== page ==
Sweden tops world tax league

Sweden leads the world when it comes to national tax burdens, according to new figures from the OECD. For every kronor earned, Swedes pay more than anyone else in tax, and the figure has risen since 2004.

In fact, it’s a good time to be a taxman in most OECD countries. Increasing incomes for private individuals and companies mean that the total amount of tax paid rose in 17 out of the 24 nations surveyed.

But nobody taxes like Sweden taxes. In 2005 the total tax revenue as a percentage of Sweden’s GDP was 51.1 percent – up from 50.4 percent the year before.

The Scandinavian countries dominated the top five positions in the OECD league table. Denmark was ranked second, with a 49.7 percent tax burden, Norway fourth and Finland fifth. Belgium, where 45.4 percent of GDP is accounted for by tax, came third.

Almost 40 percent of Sweden’s tax revenue comes from income and company profits, while around 25 percent is from social charges and about the same again from tax on goods and services.

The OECD rank

1. Sweden: 51.1%

2. Denmark: 49.7%

3. Belgium: 45.4%

4. Norway: 45.0%

5. Finland: 44.5%

6. France: 44.3%

7. Iceland: 42.4%

8. Austria: 41.9%

9. Italy: 41.0%

10. Czech Republic: 38.5%

11. Luxembourg: 37.6%

12. UK: 37.2%

13. Hungary: 37.1%

14. New Zealand: 36.6%

15. Spain: 35.8%

16. Germany: 34.7%

17. Canada: 33.5%

18. Turkey: 32.3%

19. Ireland: 30.5%

20. Switzerland: 30.0%

21. Slovakia: 29.4%

22. USA: 26.8%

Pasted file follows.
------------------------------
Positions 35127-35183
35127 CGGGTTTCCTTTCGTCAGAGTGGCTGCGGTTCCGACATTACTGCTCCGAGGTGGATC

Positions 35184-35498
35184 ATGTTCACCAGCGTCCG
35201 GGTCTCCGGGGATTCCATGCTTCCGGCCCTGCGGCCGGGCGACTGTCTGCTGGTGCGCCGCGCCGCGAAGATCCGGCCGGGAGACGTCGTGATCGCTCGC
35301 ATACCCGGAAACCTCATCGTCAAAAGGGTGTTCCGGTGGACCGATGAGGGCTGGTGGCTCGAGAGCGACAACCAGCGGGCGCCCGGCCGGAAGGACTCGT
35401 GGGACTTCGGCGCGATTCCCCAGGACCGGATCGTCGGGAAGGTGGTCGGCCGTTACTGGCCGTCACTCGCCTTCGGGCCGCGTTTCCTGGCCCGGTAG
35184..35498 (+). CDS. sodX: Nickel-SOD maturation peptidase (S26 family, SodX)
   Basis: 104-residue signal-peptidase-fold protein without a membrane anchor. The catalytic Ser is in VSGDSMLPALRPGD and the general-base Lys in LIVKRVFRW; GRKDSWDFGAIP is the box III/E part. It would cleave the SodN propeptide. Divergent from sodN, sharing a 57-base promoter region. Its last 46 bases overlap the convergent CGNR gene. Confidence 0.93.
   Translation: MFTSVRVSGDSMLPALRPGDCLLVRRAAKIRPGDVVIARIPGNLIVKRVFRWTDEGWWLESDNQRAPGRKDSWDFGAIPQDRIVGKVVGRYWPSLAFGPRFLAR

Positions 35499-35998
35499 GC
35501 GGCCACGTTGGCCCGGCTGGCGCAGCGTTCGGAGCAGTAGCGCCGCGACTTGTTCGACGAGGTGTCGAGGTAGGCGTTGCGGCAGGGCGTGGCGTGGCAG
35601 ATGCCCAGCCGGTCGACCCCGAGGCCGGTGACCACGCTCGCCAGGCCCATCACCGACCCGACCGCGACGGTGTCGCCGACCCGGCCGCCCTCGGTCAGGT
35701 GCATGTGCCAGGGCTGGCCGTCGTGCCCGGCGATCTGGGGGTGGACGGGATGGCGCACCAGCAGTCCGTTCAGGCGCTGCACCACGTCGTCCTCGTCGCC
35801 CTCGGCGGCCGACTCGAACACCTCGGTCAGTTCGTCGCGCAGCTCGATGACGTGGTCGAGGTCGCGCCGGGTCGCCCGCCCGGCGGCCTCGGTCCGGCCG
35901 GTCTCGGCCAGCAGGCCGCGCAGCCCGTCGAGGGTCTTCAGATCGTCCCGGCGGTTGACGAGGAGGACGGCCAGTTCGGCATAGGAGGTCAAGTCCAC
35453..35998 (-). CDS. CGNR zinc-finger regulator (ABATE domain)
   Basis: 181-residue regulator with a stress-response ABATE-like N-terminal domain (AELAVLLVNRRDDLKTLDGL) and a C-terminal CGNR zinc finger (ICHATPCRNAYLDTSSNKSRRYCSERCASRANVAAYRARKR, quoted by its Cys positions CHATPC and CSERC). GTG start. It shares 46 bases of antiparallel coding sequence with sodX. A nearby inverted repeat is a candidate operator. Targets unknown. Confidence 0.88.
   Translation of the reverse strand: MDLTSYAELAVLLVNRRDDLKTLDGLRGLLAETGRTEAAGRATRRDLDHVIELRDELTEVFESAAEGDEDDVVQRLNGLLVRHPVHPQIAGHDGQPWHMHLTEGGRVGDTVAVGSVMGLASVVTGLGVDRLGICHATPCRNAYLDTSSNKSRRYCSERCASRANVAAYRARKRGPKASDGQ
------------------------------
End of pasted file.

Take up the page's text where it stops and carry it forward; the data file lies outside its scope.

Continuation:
23. Korea: 25.6%

24. Mexico: 19.8%


Denmark suspects two Swedes over explosion at tax authority

Two Swedish citizens are suspected in connection with last week’s explosion at the Danish Tax Agency. One of the two is in police custody.

Denmark suspects two Swedes over explosion at tax authority
Copenhagen Police superintendent Jørgen Bergen Skov addresses the press. Photo: Philip Davali / Ritzau Scanpix

Copenhagen Police superintendent Jørgen Bergen Skov confirmed the arrests to press on Wednesday morning.

“Both individuals are suspected of carrying out the detonation at the Tax Agency,” Skov said.

One man, aged 22, was arrested in Swedish city Malmö on Tuesday and will be extradited to Denmark. Once he reaches Copenhagen he will appear for preliminary court proceedings, which the prosecution will request take place behind closed doors.

Swedish newspaper Kvällsposten reports the 22-year-old has no previous criminal convictions in the country.

The second man, a 23-year-old, is yet to be detained but an international arrest warrant for him has been issued, Skov said.

“During the night, we also searched several addresses in Sweden. We hereby confiscated what we believe to be a car used by the suspects,” he said.

“We have one suspect on the loose, which means we must be careful about what we say, out of consideration for the investigation,” he added.

The superintendent did not add any detail about how police were able to connect the two individuals to the August 6th explosion.

Skov also stressed that police do not believe the tax authority blast to be connected to a similar incident at a police station in Copenhagen’s Nørrebro neighbourhood in the early hours of Saturday.

“There is nothing to suggest (a connection),” he said.